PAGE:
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Corinth Archaeological Site (Κόρινθος)

Corinth

 

 

Location: 7 km (4 mi) South- west of modern Corinth  Map

Tel. 27410 31207

Site/ Museum

Open: Apr- Oct: 8am- 7pm daily

Nov- Mar 8:30am- 3pm daily

Closed: Jan 1, 25 March, Good Friday, Easter, 1 May, 25, 26 Dec

 

 

 

 

Ancient City of Corinth is one of the most important settlements in Antiquity. Although it was destroyed several times its citizens managed to find strength to rebuild Corinth to its former glory. Corinth is adjacent to the Athens-Patras road, with easy access to the capital either via the modern motorway or the Suburban Railway, which started operating in 2005.

The modern city, as it was rebuilt in the middle of the 19th century, has an excellent road plan with vertical roads that lead to the sea. The southern part of the city, the so-called Synoikismos or officially Ionia, has a relatively anarchic structure, as it was formed gradually and without an organized plan during the mass arrival of refugees that followed the Asia Minor Catastrophe.

The patron saint is the Apostle Paul. The homonymous metropolitan church dominates in a beautiful verdant courtyard, in the center of the city. The central church in the Settlement is considered to be the church of the Assumption of the Virgin Mary.

The center, largely pedestrianized, houses most of the shops. Noteworthy are the Courthouse and the building of the National Bank. The main avenue - Ethnikis Antistaseos - leads to Eleftherios Venizelos Square (known to the locals as Floisvos), where the statue of the winged Pegasus, the symbol of the city, is found.

Reference point is the beach "Kalamia", which had many dining and entertainment areas and a very well organized beach.

 

 

 

Acrocorinth (Corinth Archaeological Site)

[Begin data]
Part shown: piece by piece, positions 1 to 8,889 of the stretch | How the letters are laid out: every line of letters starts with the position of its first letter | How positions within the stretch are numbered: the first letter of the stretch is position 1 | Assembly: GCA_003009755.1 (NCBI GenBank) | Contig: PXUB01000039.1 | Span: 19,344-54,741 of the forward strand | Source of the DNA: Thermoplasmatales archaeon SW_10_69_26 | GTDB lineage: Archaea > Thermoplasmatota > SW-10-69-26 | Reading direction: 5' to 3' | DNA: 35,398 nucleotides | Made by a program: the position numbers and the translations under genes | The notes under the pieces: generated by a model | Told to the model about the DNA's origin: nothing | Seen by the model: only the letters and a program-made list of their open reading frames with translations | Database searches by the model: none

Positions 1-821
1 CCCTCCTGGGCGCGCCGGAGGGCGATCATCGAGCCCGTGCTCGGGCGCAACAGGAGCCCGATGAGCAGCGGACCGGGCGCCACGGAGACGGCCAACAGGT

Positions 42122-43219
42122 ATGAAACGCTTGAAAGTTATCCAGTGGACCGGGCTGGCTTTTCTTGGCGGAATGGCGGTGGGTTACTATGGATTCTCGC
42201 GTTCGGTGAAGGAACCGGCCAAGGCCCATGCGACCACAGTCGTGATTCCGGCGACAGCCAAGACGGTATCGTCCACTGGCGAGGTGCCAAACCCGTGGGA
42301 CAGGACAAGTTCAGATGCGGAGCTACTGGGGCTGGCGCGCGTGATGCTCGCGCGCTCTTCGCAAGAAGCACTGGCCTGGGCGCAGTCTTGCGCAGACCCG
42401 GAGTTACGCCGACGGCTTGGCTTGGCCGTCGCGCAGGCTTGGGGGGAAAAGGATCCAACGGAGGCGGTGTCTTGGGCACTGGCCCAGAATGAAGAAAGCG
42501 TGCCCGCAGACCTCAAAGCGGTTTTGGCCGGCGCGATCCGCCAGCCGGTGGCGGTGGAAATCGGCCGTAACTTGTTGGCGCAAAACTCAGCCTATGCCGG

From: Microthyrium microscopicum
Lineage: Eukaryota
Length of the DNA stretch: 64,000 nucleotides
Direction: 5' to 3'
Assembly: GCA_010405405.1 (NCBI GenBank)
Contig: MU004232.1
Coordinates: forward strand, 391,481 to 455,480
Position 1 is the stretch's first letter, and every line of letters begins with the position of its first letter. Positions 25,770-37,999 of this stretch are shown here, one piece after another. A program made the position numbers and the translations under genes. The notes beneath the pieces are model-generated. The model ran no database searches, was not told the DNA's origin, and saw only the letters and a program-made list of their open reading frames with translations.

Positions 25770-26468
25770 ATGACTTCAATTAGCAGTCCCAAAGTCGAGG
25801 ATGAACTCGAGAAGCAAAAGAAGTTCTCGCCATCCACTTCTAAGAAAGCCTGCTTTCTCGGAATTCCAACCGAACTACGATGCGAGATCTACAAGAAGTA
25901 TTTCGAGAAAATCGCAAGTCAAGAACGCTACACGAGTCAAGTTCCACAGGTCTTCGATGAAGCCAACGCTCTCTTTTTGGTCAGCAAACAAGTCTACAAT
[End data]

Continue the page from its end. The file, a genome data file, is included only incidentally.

Location: 4 km (2.5 mi) South of Ancient Corinth

Tel. 27410 31266

Open: 8am- 5pm daily

 

 

History

Corinth is a continuation of ancient Corinth. In 1858 the old city of Corinth, now known as Ancient Corinth, was leveled by an earthquake. This led to the construction of the new city SE of the ancient port of Lechaio, on the shores of the Gulf of Corinth.

The city was hit by a devastating earthquake on April 22, 1928, which left most of the houses uninhabited and left 5,000 families homeless. It was rebuilt with the most complete anti-seismic rules under the supervision of the AOSK (Autonomous Organization of Seismic Patients of Corinth), which was established by the government of Eleftherios Venizelos and endowed with 75 million drachmas, the revenues of the then Casino Loutrakios and Drachio.

The strong earthquake of 6.6 on the Richter scale on February 24, 1981 brought the city back to the center of pan-Hellenic interest, but the damage was limited thanks to the new seismic code.

Geography & Climate
The city of Corinth is by the sea, at an altitude of 10 meters. It is located on the edge of the Isthmus of Corinth, the narrow strip of land that connects the Peloponnese with Central Greece, on the east side of the Gulf of Corinth. It is surrounded by the coastal area of ​​Lechaio and the areas of Examilia and Xylokeriza. He moved to this location in 1858, after the earthquake that leveled the old town located 8 km southwest, at the foot of Mount Akrokorinthos. In that place is Ancient Corinth.